By Ashok Ramsarup :: One of South Africa’s leading university – University of KwaZulu-Natal (UKZN) – has decided to postpone the re-opening of its campuses in the New Year after the Covid-19 pandemic reached alarming proportions in the country.
The university has made a conscious decision after Presidential declaration of the state of disaster in South Africa after figures of Covid-19 peaked at more than one million cases. President Cyril Ramaphosa said the country was at a dangerous juncture in the pandemic and action had to be taken as a new Covid-19 variant was detected in the country.
In a statement, the UKZN said the decision had been taken in the best interests of the University Community and students to postpone the re-opening from the 4th January 2021.
UKZN Acting Executive: Corporate Relations Normah Zondo said the two campuses in Durban and Pietermaritzburg were declared Covid-19 hotspots. Zondo said: “It’s critical that all the campuses remain closed for all on-campus activities until the 18th January 2021.
“It is hoped that further directives will be advised from the President and the Minister of Higher Education, Science and Innovation, Dr Blade Nzimande.
“The staff and students are advised that all 2021 registration processes commence on 18th January 2021 and must be completed on-line and from remote locations, “she said.
Zondo made it abundantly clear that there would be no registration services and no registration assistance available on campus.
Earlier this week in an emotional televised speech to the country, Ramaphosa said the variant was moving at a rapid pace. He was forced to move the country to Level Three lockdown with immediate effect when the Covid-19 figures increased.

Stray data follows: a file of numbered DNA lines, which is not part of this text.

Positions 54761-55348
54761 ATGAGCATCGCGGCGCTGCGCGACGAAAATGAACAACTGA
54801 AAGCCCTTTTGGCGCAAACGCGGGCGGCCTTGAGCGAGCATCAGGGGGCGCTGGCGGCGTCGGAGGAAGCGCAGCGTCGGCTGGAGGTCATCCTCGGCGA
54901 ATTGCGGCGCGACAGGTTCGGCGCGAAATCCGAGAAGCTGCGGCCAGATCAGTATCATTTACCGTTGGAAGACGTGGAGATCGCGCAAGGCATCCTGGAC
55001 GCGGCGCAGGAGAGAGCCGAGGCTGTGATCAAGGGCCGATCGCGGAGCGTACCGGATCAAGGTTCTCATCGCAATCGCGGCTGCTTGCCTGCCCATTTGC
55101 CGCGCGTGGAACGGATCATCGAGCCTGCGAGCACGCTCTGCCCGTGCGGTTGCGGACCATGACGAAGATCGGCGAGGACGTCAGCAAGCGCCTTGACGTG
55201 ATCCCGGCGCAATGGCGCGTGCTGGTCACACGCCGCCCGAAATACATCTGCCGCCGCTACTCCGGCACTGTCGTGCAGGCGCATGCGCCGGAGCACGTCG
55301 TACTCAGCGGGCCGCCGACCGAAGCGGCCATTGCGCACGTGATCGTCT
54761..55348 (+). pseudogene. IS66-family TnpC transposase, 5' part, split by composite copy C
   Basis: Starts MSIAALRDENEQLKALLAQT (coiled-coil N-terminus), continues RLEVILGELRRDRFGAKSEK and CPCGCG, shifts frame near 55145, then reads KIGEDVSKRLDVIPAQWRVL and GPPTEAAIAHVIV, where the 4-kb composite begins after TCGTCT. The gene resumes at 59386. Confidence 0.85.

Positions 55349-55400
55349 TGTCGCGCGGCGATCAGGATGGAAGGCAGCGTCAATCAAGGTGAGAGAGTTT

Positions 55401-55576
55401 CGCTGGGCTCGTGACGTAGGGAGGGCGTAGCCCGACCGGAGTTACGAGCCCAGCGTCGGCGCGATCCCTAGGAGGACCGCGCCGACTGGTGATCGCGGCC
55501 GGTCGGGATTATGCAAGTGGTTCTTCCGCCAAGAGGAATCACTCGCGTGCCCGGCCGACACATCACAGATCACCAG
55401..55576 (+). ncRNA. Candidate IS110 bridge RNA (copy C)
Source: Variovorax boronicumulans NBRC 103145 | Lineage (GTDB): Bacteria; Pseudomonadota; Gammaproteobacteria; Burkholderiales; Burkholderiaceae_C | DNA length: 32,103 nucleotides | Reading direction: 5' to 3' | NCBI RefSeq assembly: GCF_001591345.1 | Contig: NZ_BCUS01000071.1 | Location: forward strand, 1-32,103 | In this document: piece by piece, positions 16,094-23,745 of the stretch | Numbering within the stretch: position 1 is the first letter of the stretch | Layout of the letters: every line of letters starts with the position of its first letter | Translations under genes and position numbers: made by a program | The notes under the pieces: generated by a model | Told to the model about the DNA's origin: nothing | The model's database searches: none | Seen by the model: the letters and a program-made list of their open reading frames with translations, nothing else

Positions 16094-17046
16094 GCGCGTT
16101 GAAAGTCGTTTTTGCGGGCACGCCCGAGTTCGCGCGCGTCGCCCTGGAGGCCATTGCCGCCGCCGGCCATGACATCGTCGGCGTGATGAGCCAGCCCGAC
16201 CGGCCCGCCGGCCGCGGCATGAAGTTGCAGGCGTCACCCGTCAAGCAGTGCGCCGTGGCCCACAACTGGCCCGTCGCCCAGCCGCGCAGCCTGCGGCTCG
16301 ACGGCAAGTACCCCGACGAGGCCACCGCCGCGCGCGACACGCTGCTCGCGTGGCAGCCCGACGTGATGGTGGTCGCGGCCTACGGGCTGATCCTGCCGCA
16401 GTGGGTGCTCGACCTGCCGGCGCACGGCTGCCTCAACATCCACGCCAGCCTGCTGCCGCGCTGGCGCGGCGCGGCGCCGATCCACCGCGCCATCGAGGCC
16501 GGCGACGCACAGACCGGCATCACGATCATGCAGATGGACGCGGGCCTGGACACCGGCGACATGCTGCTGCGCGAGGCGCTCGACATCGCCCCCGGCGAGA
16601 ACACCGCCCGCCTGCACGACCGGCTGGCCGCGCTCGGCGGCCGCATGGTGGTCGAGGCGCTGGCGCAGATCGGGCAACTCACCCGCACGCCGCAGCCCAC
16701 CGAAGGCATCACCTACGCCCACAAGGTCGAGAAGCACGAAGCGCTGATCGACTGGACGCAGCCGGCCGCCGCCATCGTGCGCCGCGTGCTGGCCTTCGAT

In the past 24 hours, South Africa recorded 17,710 new Covid-19 cases. The country’s economic capital Gauteng forged ahead recording the highest number of new cases, followed by Western Province and Eastern Cape. Almost 6 555 761 tests were carried out.
Ramaphosa said: “South African genomic scientists identified a variant of the SARS-COV-2 virus, better known as 501.V2 variant that appears to be more contagious than the virus that first landed in the country earlier this year.
He said gatherings would be banned, no-one would be able to leave their homes between 9 pm and 6 am. All shops, bars and other venues would be closed by 8 pm. He added that individuals who failed to wear a mask in public places would face fines or imprisonment.
Zondo said the university was forced to explore various learning’ methodologies to ensure that staff and students were able to access campuses as safe as possible. “All academic activities will remain on-line, and data will continue to be provided as before. The College of Health Sciences students will be advised by their Deputy Vice-Chancellors and Deans of their prioritised return,” she added.